Franz Hruschka, photo: Public Domain

Today in Mailbox: Czech Christmas carols, answers to last month's mystery Czech quiz, a brand new quiz question. Listeners/readers quoted: Karel Smolek, Meng Cheng, Sowmya Chitturi, Jahangir Alam Manto, Hans Verner Lollike, Mary Lou Krenek, P. Sivashanmugham.

Photo: Julia Freeman-Woolpert / freeimages
Hello and welcome to Mailbox, Radio Prague’s monthly programme for your questions, views and comments. With the festive season approaching, we received this query from Karel Smolek:

“Hello, I need help! I am Czech living in Canada for 47 years, my wife is Canadian and my kids were born in Canada. We celebrate Czech Christmas every year and sing Christmas carols. I have a Czech CD and a book with Czech carols, but I am looking for a translation of the Czech carols into English, so that the whole family and friends could sing beautiful Czech carols in English.”

I’m afraid Radio Prague has no knowledge of a published translation of Czech Christmas carols. If any of you, our listeners, have ever come across one, please let us know and we will share the information with Mr Smolek in Canada and our audiences around the world.

Now let’s take a look at your answers to our last month’s quiz question. All of them were correct this time. This is what Meng Cheng from China wrote:

“Franz Hruschka was born on 13th May 1819 in Vienna. He spent his childhood in České Budějovice, and moved to Graz in 1827. He was drafted in 1833 as a cadet of the 19th Infantry Regiment Hessen-Homburg. Franz Hruschka was promoted in 1857 to the major rank with the command of a local unit in Legnago. Major Franz Hruschka died on 8th May 1888 at his flat in the Palazzo Rizzi of Venezia. It's said that angina pectoris was the cause of his death.”

Sowmya Chitturi from India writes:

“Franz Hruschka moved with his father to Graz in 1827, where he attended elementary school and three years of secondary school. He studied the Czech language in the cadet's school as well, his Czech language teacher was captain lieutenant Ondřej Krček. He graduated from the cadet school after three years in 1836 and joined up his regiment which was based in Vienna.”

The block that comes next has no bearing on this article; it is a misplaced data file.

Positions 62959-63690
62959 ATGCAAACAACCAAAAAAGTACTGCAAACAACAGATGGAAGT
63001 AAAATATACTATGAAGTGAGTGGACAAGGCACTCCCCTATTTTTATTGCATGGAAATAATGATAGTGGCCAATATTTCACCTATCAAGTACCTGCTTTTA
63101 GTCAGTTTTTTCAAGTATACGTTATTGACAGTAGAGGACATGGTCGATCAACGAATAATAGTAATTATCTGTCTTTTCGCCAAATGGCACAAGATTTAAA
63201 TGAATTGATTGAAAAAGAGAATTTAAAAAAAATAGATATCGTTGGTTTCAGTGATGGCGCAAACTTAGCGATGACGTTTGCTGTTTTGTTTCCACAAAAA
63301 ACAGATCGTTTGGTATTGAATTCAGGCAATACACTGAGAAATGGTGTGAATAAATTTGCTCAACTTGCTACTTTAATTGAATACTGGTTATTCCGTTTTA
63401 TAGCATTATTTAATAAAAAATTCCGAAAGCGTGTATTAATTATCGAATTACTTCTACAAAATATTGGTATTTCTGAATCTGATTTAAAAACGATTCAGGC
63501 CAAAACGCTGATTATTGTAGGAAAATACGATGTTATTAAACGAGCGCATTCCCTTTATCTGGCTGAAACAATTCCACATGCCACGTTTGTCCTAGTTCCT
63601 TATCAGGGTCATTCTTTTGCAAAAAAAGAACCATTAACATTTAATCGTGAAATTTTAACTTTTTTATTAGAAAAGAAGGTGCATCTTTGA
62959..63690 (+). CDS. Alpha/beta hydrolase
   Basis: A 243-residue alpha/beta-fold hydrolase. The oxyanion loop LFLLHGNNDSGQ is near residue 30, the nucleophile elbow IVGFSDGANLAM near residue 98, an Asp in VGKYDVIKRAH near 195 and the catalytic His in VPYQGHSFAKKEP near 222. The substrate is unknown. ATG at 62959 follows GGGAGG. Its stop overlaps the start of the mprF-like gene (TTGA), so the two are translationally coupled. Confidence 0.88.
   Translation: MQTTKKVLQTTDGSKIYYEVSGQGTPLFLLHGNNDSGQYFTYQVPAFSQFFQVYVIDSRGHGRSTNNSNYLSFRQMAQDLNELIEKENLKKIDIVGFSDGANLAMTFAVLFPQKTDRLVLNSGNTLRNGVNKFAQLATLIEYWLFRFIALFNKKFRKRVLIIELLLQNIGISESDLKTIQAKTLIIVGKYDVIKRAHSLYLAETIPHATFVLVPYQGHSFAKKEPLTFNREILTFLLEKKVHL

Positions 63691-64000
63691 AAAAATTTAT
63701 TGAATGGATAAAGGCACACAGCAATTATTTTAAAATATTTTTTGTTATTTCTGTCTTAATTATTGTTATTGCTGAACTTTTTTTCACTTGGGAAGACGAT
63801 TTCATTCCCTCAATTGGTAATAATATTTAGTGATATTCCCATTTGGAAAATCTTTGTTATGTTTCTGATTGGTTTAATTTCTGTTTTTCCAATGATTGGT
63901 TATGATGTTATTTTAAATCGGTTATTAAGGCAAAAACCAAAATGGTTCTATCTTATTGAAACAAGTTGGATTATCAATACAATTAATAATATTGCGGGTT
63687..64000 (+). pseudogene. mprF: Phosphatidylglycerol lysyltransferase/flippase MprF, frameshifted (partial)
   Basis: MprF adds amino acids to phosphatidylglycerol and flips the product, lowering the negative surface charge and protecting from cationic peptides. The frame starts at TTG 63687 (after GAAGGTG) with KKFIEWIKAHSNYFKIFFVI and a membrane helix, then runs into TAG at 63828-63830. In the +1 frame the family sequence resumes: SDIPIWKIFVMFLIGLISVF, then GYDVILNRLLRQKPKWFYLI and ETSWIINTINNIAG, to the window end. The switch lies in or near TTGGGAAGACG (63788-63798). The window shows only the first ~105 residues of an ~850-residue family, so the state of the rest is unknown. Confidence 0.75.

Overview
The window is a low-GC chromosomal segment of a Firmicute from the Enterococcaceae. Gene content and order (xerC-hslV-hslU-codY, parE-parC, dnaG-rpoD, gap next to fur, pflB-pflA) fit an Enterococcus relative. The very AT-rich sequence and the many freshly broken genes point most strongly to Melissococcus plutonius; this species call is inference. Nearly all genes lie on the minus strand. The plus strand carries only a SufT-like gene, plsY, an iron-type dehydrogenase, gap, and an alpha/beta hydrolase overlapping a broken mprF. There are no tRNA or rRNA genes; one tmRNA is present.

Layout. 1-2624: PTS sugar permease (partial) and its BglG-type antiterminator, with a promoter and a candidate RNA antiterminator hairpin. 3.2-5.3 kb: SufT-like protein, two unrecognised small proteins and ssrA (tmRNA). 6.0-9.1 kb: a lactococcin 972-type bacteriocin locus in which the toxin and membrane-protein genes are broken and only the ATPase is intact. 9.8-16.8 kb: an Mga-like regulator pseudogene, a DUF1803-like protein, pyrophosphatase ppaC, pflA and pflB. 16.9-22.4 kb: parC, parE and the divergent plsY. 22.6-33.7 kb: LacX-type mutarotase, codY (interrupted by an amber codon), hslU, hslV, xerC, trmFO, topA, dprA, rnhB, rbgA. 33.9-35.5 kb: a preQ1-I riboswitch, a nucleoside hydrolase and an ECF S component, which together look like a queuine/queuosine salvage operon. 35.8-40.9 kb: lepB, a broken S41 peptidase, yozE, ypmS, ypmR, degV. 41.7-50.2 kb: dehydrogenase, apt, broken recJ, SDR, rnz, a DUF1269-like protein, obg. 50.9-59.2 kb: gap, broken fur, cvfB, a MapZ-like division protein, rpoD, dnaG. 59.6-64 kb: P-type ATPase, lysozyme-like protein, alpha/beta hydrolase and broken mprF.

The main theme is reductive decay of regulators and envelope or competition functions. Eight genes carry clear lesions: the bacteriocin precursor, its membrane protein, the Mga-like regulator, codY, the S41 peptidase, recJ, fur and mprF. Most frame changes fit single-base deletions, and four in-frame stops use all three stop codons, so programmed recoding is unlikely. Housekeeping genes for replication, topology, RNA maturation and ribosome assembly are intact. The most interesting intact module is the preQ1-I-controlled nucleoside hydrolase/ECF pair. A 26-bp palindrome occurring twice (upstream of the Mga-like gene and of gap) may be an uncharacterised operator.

Jahangir Alam Manto from Bangladesh wrote:

Franz Hruschka, photo: Public Domain
“In the year 1848 he joined up the marines and was promoted to ship sublieutenant. He is promoted to the major rank in 1857 and is given the command of the local unit in Legnago, a small city in the Verona area. This event ends Hruschka's army career as on 1st August 1865, in the year of this honey extractor invention, he is retired. He took as his domicile the city of Dolo in the Venezia area, where he had a small farm, which was given to his wife as a dowry. He had a son named Friedrich and two daughters named Antonie and Marie.”

This answer is from Hans Verner Lollike from Denmark:

“It is very relevant to have a person that has something to do with beekeeping, since that has become popular again. I heard your feature about bee keeping in Prague. In Denmark it has also become more popular.

“Your mystery person this time is Franz von Hruschka. He invented a honey extractor based on the power of centrifugation. His invention is still used today. The same technique had been used for years in the dairy processing for extracting cream out of raw milk. He presented the machine 150 years ago at a meeting of Austrian and German beekeepers in Brno.